* Jobless claims fall, housing starts accelerate
* EBay gains after results beat expectations
* Bank of America, Citigroup results weigh on financials
* Indexes up: S&P 0.5 pct, Dow 0.5 pct, Nasdaq 0.6 pct
By Chuck Mikolajczak
NEW YORK, Jan 17 Wall Street rose on Thursday,
with the S&P 500 hitting a five-year intraday high, on improved
housing and jobs data as well as better-than-expected results
from online marketplace eBay.
The data showed the number of Americans filing new claims
for unemployment benefits fell to a five-year low last week,
while groundbreaking for homes rose to the fastest pace in four
years last month.
Strength in the housing and labor markets is key to
sustained growth and higher corporate profits. Job market
improvement helps boost consumer spending while a recovery in
housing means more purchases of appliances, furniture and other
household goods as well as a source of employment.
"The unemployment claims were nice, the housing starts were
nice, so that is positive for us. There are some good positive
vibes out there," said Harry Clark, chief executive of Clark
Capital Management Group in Philadelphia.
The Dow Jones industrial average gained 69.83 points,
or 0.52 percent, to 13,581.06. The Standard & Poor's 500 Index
added 7.31 points, or 0.50 percent, to 1,479.94. The
Nasdaq Composite Index rose 17.74 points, or 0.57
percent, to 3,135.29.
PulteGroup Inc shares gained 2.4 percent to $19.81
and Toll Brothers Inc advanced 1.9 percent to $35.56.
The PHLX housing sector index climbed 1.5 percent.
EBay's shares rose 3 percent to $54.51 a day after it
reported holiday quarter results that just beat Wall Street
expectations. It gave a 2013 forecast that was within analysts'
The S&P is on track for its third consecutive advance, which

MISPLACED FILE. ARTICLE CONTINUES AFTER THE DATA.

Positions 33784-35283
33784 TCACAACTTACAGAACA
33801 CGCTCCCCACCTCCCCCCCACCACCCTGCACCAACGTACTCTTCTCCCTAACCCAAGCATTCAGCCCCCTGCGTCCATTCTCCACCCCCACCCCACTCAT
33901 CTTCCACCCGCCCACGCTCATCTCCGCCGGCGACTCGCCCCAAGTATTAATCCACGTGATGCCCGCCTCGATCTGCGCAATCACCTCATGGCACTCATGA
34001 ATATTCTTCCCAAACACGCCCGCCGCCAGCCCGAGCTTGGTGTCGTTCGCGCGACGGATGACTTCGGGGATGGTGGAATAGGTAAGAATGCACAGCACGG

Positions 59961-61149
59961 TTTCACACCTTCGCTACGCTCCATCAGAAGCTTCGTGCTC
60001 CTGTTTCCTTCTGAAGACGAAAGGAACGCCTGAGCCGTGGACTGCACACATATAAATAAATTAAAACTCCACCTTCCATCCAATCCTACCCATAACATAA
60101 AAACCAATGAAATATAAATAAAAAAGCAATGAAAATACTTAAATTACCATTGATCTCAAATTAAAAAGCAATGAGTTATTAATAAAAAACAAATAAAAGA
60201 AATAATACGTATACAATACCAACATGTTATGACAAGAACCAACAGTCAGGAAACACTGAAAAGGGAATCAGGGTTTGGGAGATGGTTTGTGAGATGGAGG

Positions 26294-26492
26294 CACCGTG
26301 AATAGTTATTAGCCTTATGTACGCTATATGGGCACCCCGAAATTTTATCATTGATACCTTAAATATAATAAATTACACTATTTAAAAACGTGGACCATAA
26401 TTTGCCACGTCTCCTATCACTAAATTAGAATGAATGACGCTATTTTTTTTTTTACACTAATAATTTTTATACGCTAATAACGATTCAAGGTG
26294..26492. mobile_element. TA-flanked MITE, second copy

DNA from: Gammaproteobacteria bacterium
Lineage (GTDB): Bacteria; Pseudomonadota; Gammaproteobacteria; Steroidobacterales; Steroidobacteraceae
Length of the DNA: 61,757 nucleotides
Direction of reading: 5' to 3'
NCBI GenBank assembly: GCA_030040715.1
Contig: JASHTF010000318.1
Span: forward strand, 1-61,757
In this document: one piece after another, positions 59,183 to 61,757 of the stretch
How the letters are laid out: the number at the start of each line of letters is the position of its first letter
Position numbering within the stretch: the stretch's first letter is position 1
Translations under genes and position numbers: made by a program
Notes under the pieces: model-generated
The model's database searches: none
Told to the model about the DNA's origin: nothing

pushed the index above an intraday peak set in September to its
highest since December 2007.
But gains were tempered by weakness in the financial sector,
with Bank of America down 3.4 percent to $11.38 and
Citigroup off 2.8 percent to $41.29 after they posted
Bank of America's fourth-quarter profit fell as it took more
charges to clean up mortgage-related problems. Citigroup posted
$2.32 billion of charges for layoffs and lawsuits, while its new
chief executive cautioned the bank needed more time to deal with
The S&P financial sector index slipped 0.06 percent
as the only one of the 10 major S&P sectors to decline.
S&P 500 corporate earnings for the fourth quarter are
expected to rise 2.3 percent, Thomson Reuters data showed.
Expectations for the quarter have fallen considerably since
October when a 9.9 percent gain was estimated.
With investors anticipating the current earnings season to
be lackluster, their focus will be on the corporate earnings
outlook for the months ahead, analysts said.
Shares of Boeing extended recent declines after the
United States and other countries grounded the company's new 787
Dreamliner after a second incident involving battery failure.
Boeing slipped 0.8 percent to $73.77 and is down 1.7 percent for
the week so far.